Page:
The last name Easter egg that we’ll share takes us back to the Dursley family. We wonder if there are any petunia flowers planted in their garden as an ode to Aunt Petunia. If she knew the meaning of her own name, though, she might have stayed away from them.
For those who want to make sure that their garden has meaning, petunia flowers represent anger and resentment.
This corresponds to Petunia’s lifelong grudge that she held against her sister for being magical when she wasn’t, and presumably taking up a lot of their parents’ love and affection.
1. Dumbledore is gay
Okay, this one has been common knowledge for a long time now. Ever since J.K. Rowling made an offhand comment in a 2007 interview that she’d always imagined Dumbledore as gay, fans have taken it as canon.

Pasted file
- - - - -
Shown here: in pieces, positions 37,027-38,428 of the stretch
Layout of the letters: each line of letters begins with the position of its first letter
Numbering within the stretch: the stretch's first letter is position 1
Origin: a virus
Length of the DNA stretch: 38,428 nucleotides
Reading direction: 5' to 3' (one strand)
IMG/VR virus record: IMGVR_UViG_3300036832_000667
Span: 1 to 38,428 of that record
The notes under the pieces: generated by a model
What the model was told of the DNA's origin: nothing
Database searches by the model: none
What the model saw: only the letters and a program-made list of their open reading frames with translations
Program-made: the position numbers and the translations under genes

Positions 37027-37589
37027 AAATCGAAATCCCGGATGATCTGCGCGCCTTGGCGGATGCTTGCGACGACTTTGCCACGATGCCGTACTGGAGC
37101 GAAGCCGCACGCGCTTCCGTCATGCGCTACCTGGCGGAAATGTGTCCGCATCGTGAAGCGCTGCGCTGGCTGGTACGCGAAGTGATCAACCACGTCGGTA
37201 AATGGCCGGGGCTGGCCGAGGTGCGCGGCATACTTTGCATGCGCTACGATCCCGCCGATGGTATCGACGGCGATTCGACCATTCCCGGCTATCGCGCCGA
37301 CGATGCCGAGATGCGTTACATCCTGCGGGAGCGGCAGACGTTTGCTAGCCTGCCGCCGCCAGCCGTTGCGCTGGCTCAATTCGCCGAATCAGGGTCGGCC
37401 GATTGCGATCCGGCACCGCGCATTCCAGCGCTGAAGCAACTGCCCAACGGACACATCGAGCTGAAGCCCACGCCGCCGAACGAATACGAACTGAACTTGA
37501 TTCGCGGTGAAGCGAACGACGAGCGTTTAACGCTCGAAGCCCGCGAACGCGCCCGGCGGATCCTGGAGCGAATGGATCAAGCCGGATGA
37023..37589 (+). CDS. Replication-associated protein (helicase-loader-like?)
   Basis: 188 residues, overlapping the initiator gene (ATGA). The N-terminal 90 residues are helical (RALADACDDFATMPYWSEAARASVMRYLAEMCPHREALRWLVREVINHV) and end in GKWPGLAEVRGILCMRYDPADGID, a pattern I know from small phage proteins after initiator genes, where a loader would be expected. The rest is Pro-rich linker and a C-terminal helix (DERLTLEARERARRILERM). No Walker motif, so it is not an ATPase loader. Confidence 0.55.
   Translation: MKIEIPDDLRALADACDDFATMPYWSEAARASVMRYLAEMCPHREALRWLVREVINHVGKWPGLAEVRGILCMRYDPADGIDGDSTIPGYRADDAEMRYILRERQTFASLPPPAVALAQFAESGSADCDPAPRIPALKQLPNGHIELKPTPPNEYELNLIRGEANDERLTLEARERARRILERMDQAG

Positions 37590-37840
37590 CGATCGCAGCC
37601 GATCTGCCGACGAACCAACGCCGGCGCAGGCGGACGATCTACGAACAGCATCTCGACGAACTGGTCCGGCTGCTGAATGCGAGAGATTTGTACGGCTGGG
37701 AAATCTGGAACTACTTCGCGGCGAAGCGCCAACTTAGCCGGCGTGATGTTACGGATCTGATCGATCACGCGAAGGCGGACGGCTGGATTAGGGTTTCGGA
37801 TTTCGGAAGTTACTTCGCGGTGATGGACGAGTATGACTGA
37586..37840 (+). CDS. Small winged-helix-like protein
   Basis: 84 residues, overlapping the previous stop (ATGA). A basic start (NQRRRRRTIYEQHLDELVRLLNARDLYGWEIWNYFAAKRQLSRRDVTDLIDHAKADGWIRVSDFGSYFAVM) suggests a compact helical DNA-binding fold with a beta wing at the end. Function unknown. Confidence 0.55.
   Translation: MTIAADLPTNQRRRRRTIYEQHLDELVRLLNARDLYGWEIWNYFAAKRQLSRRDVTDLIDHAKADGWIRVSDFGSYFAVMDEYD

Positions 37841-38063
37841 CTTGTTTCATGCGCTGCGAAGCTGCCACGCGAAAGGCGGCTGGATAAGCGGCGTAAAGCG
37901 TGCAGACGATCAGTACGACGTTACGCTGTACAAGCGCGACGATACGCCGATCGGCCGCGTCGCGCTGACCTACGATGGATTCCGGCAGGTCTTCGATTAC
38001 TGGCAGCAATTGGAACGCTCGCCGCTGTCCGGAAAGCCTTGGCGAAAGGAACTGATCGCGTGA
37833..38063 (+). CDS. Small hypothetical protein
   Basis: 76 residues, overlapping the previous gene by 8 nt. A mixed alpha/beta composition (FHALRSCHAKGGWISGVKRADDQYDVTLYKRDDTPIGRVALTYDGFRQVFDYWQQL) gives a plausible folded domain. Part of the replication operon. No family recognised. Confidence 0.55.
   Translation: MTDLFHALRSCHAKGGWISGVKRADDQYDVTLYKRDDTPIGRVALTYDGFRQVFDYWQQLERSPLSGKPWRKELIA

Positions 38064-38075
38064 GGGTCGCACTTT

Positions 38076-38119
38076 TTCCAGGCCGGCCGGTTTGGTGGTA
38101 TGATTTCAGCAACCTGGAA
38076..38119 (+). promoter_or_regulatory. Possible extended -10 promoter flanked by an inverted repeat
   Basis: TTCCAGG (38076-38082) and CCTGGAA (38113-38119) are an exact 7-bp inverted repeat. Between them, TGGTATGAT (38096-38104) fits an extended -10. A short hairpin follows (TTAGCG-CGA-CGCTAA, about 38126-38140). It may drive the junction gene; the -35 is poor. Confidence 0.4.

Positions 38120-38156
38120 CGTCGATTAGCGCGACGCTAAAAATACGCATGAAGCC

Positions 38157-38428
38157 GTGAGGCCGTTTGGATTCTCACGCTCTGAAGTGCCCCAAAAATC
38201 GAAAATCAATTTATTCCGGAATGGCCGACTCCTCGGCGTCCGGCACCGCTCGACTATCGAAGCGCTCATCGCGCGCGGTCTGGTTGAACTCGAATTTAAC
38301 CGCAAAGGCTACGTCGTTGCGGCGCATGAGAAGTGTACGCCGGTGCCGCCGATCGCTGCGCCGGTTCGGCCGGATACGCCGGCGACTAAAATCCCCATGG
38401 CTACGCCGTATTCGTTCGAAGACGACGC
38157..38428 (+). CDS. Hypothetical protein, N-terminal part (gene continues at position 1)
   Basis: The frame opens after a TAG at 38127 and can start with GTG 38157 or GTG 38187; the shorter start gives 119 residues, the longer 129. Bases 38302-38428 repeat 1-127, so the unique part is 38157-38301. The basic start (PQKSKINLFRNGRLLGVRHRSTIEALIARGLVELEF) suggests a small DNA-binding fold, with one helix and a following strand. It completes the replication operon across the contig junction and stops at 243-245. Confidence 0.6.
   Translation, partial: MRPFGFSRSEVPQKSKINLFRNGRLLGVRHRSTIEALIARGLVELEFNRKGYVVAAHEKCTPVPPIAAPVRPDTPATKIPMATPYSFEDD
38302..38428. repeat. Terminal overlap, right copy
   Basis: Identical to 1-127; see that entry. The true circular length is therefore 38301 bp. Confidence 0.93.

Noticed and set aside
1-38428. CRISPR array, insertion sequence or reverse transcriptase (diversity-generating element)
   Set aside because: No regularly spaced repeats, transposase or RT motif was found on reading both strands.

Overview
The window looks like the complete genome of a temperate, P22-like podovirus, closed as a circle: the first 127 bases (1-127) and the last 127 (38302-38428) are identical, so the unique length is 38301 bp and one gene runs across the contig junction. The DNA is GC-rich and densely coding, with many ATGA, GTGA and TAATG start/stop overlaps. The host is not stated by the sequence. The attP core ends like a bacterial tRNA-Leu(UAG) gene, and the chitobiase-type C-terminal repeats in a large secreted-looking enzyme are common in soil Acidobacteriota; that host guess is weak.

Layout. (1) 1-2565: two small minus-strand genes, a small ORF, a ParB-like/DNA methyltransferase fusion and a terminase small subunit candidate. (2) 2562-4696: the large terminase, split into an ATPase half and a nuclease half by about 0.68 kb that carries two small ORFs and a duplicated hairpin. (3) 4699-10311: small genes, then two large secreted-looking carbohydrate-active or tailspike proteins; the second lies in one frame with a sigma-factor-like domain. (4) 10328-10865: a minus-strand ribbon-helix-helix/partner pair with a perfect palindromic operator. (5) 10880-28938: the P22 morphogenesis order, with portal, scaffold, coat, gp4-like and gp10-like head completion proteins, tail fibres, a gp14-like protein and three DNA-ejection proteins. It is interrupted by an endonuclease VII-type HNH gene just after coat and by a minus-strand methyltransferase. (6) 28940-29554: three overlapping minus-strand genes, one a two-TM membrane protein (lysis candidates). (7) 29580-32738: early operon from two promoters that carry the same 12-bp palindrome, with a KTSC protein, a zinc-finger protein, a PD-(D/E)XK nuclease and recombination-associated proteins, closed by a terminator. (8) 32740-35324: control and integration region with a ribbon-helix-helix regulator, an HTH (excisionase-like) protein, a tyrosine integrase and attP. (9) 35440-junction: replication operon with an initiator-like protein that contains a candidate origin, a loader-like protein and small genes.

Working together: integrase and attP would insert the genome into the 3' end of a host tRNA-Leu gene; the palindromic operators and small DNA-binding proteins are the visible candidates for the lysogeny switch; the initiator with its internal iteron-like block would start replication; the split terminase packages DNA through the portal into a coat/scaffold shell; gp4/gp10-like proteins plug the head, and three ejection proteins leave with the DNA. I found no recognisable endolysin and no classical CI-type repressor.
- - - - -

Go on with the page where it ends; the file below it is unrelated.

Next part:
Many were hoping to see this explored more in the Fantastic Beasts movies, since we get to see a young Grindelwald and Dumbledore when they were presumably in love.
However, a recent interview with David Yates revealed that the movies weren’t going to touch on that at all, since fans “already knew.”
This sparked outrage in online fan communities that his orientation wouldn’t be explicitly referenced.
Although it might be a major plot point in future movies (there are apparently five planned, and we’re only on the second), this may be something that ends up going nowhere as well.
What do you think? What are your favorite Potterverse Easter eggs that didn’t end up going anywhere? Let us know yours in the comments!